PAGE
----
Simply put, Slack leads the market for enterprise communication software. As the startup has matured since its launch in August of 2013, it’s become much more than that. Slack aims to integrate everything you need at the office onto one single platform, by becoming a platform for the creation of new software. If this seems over your head, you’re not alone — Slack uses advanced technology to create a simplified interface for users and it seems to be working.

Although no easy task, Slack is moving towards expanding their robust platform by investing in startups to make apps on their platform, and by teaming up with third-party providers. Venture capitalists full-heartedly supported Slack from the beginning, generating a hype that attracted, even more, investment. As a relatively young tech unicorn, or startup, valued at $3.8 billion, it’s backed by a majority of the top VC firms and angels, although in June, 2017, Bloomberg reported that Amazon.com Inc. (AMZN) have inquired about a potential takeover with a price tag of $9 billion.

For Once, Slacking Off Gets You to the Top

Slack was co-founded by CEO Stewart Butterfield, Eric Costello, Cal Henderson and Serguei Mourachov, and took off in August of 2013 . As a platform for desk worker collaboration, it seemed to gain traction effortlessly. In April, just a few months after launch, Slack raised $42.8 million and reached a valuation of $250 million. Venture capitalists heard the buzz and saw the adoption of the software at their portfolio companies. Butterfield’s history of successful entrepreneurship, which includes his co-founding of Flickr, which was sold to Yahoo (NASDAQ: YHOO) in 2005, further helped Slack receive upwards to 10 funding offers weekly.

Slack is the epitome of the tech unicorn. In six months, the computer software company raked in another $120 million in funding and reached a valuation of $1.12 billion, placing it among the numerous tech unicorns of today’s market. (For related reading, see: Tech World Sees Number of Unicorns Boom.) Just four months later, from October of 2014 to April of 2015, Slack doubled in valuation, up to $2.8 billion dollars after a funding round in which it received another $160 million.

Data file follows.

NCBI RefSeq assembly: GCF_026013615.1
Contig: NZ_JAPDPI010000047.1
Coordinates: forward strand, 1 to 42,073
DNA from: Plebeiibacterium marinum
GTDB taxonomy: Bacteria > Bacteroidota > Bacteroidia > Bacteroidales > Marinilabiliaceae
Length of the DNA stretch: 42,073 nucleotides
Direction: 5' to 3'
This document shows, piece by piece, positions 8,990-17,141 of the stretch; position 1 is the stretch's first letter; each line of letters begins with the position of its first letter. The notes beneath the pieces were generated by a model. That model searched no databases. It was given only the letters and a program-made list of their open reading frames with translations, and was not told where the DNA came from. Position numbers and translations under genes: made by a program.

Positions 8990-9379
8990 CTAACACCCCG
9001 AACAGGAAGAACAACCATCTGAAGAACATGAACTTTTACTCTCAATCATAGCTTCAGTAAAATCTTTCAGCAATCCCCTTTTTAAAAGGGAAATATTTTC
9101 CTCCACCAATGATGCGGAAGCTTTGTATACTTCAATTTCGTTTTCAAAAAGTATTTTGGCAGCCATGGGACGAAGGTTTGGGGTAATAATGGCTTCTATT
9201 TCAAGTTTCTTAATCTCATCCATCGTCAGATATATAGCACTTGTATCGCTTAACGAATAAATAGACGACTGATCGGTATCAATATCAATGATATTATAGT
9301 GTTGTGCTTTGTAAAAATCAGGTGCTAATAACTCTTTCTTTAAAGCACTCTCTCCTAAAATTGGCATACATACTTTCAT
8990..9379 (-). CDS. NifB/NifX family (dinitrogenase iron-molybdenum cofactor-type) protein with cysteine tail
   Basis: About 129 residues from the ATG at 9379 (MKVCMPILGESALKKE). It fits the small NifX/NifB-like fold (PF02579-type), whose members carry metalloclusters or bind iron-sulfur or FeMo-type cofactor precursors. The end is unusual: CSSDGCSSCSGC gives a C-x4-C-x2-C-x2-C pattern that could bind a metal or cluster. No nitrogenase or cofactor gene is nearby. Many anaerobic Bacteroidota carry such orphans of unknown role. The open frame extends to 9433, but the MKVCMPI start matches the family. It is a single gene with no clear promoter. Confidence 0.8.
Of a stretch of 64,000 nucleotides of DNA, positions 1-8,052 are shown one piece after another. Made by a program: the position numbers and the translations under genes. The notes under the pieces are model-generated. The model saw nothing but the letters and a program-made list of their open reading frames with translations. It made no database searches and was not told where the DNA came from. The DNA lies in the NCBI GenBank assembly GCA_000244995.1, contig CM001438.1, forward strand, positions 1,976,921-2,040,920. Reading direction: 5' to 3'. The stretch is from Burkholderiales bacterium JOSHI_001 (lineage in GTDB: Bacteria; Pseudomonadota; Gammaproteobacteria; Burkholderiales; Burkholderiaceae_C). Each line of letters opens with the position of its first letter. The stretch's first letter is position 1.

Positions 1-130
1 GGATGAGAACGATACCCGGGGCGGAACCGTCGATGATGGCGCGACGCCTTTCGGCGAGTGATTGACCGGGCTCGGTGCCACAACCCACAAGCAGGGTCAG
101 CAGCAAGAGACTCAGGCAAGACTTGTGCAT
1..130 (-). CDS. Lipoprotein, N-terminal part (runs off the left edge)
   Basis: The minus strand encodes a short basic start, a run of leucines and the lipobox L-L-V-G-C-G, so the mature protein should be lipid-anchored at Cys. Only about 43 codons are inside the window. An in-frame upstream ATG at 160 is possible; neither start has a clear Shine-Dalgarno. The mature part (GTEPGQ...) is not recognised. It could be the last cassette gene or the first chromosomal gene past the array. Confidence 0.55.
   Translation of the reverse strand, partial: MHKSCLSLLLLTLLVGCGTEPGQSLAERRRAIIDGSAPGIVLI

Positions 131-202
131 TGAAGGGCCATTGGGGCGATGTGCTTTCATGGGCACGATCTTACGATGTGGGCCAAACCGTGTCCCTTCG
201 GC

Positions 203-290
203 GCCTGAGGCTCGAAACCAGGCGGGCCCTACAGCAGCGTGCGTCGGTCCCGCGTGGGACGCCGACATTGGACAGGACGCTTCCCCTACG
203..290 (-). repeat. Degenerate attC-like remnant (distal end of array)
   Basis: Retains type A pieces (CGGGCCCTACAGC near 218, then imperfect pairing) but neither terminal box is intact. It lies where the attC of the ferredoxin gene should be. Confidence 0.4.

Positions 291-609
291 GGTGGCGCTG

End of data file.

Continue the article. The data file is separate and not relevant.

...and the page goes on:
Substance Behind a Unicorn Valuation

Slack provides an instantaneous, integrative platform for group collaboration to over five million daily users. Slack quickly gained momentum, and currently have about 700 employees, and estimated revenues in the tens of millions. With the attractive label of a multi-billion dollar company, Slack also has the competitive edge in gaining big hires and making deals with partners.

Ultimately, Slack seems to work for just about any workplace team. “With 5000 people working at the lab, and multiple tools used by various teams, Slack’s flexibility allows NASA JPL to access almost everything from one platform,” states Slack’s homepage. A few other notable customers include The New York Times, AirBnb, Samsung and Harvard University.

More Than a Chat Room

It turns out Slack figured out a way to spend its fundraising money. In December, 2015, Slack announced it would invest $80 million in startups building software for the company. The capital came from unused funding from previous rounds, and new capital from six of Slack’s investors such as Andreessen Horowitz, Accel Partners and Social Capital.

Apart from providing a chat room for office teams, Slack has become more of an operating system for the workplace. Just like Facebook is the foundation for many consumer logins, Slack’s chat interface will be the basis for digital services and apps used at work.

Along with this comes a Slack App Directory of apps that integrate with Slack. Over 600 apps categorize into design, marketing, management, developer tools, etc., users can install. This tactic gives Slack the competitive advantage against imitators who can copy the basic communication platform but do not have the capability to support a software ecosystem.

Slack also teams up with other collaboration platforms, such as Trello, an app for product management and Github, a code hosting service. A new relationship with Skype makes it fast and simple for users to integrate Skype via Slack’s platform.

How Slack Makes Money

Slack advertises that it is completely free to use for as long as and with as many people as you want. So how does it make money? Better yet, how does it save money from lucrative funding rounds?

A percentage of users — about 1.5 million out of 5 million — pay premiums for special features. Such features include access to an unlimited communication history, support, statistics, and more. With no apparent plans to run ads in the near future, Slack relies on a simple business model, charging monthly fees listed on its pricing page from $6.67 to 12.50 pre-tax. It also has a new enterprise package coming soon.

To the benefit of the users, customers only get charged per workers actively using the software, not "per seat" like the majority of enterprise software in the past. The quality product is paying off.

The Bottom Line

Slack hit the ground running as the leader of enterprise chat platforms. In less than a year, it joined the tech unicorns as the youngest in the lot. Some years later, it has funneled in investments leading to a most recent $3.8 billion valuation with over five million active users — not to mention drawn the attention from giants like Amazon. Slack generates revenue from premium users, all while burning a relatively small amount of capital.

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